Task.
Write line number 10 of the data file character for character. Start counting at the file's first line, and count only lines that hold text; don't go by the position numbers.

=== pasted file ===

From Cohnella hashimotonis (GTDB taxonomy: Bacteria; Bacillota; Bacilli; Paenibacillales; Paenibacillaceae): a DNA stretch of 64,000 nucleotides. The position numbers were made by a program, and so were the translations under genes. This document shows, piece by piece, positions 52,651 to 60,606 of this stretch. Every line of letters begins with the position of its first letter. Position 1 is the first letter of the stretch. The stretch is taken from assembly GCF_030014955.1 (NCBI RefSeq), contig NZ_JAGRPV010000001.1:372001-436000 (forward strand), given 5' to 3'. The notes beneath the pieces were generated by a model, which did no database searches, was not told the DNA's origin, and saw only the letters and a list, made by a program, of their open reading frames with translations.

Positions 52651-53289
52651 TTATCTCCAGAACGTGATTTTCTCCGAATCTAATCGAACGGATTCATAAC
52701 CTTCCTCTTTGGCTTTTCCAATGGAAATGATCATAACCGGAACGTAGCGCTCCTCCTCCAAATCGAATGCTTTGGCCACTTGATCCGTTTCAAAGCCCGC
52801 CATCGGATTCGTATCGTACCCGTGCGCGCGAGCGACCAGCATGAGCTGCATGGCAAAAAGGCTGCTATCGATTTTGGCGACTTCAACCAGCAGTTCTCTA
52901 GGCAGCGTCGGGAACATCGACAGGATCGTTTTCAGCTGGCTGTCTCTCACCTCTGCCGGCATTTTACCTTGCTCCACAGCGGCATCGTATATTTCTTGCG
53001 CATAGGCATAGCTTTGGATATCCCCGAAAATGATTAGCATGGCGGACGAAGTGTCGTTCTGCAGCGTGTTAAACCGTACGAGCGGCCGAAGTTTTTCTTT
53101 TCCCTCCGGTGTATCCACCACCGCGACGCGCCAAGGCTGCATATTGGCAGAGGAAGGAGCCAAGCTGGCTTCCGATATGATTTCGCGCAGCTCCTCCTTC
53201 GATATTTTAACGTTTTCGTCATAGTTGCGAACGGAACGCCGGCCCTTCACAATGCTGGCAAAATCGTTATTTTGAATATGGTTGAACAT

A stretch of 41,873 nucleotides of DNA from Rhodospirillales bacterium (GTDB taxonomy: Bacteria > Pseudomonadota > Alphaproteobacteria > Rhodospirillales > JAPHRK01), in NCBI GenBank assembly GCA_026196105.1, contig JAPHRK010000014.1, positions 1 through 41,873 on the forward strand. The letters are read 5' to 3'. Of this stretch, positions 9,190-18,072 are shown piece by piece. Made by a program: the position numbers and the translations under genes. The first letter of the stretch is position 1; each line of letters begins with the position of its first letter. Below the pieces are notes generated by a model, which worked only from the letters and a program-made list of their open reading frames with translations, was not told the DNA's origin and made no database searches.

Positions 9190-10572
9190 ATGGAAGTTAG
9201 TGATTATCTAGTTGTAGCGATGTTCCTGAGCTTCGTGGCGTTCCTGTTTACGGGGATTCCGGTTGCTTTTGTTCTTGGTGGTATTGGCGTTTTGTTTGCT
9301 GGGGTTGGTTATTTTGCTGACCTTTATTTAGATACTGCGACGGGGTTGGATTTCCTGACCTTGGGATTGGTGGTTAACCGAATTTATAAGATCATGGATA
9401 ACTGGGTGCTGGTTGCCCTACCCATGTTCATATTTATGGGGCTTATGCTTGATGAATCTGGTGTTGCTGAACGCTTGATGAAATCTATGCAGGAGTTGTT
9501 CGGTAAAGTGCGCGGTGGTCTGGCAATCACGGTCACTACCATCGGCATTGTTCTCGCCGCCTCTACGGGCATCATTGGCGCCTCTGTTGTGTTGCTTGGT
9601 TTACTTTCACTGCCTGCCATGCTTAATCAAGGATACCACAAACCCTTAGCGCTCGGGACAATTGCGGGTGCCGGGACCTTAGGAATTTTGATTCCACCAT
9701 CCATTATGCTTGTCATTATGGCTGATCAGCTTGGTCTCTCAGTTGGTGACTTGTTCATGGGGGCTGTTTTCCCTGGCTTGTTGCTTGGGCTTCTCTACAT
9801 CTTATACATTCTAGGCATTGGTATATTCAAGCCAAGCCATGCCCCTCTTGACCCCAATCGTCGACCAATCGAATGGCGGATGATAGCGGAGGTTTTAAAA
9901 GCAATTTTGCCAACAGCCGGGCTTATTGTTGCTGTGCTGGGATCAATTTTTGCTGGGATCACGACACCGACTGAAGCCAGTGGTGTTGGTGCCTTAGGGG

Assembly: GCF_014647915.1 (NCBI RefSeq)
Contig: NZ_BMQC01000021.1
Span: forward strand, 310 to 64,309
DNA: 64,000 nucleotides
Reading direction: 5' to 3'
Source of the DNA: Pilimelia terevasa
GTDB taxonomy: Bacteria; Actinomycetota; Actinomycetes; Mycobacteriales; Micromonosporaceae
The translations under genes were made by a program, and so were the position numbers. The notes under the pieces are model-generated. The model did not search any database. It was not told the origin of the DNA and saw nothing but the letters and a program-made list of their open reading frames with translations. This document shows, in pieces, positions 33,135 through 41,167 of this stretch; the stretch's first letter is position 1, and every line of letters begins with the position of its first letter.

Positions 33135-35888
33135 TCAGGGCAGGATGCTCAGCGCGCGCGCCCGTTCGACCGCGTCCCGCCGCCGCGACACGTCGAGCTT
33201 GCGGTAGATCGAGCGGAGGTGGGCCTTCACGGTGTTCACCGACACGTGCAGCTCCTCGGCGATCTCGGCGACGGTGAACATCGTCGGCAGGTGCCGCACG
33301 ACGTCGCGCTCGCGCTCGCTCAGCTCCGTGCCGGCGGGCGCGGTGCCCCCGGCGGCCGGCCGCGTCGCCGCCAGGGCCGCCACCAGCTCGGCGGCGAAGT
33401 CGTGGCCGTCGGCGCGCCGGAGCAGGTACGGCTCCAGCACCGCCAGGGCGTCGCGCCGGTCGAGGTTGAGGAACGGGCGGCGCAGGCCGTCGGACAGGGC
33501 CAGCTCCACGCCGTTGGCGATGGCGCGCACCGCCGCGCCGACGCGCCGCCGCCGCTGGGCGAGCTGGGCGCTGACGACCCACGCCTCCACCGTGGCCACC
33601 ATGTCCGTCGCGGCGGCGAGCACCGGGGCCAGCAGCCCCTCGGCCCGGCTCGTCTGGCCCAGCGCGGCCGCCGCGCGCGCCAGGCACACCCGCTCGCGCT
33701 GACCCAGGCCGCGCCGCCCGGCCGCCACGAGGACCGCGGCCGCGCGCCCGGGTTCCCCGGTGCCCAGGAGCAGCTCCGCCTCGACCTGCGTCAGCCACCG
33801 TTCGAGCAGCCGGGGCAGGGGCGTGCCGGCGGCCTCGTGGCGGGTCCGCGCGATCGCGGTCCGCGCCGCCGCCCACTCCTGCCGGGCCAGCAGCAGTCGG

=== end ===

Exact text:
A stretch of 41,873 nucleotides of DNA from Rhodospirillales bacterium (GTDB taxonomy: Bacteria > Pseudomonadota > Alphaproteobacteria > Rhodospirillales > JAPHRK01), in NCBI GenBank assembly GCA_026196105.1, contig JAPHRK010000014.1, positions 1 through 41,873 on the forward strand. The letters are read 5' to 3'. Of this stretch, positions 9,190-18,072 are shown piece by piece. Made by a program: the position numbers and the translations under genes. The first letter of the stretch is position 1; each line of letters begins with the position of its first letter. Below the pieces are notes generated by a model, which worked only from the letters and a program-made list of their open reading frames with translations, was not told the DNA's origin and made no database searches.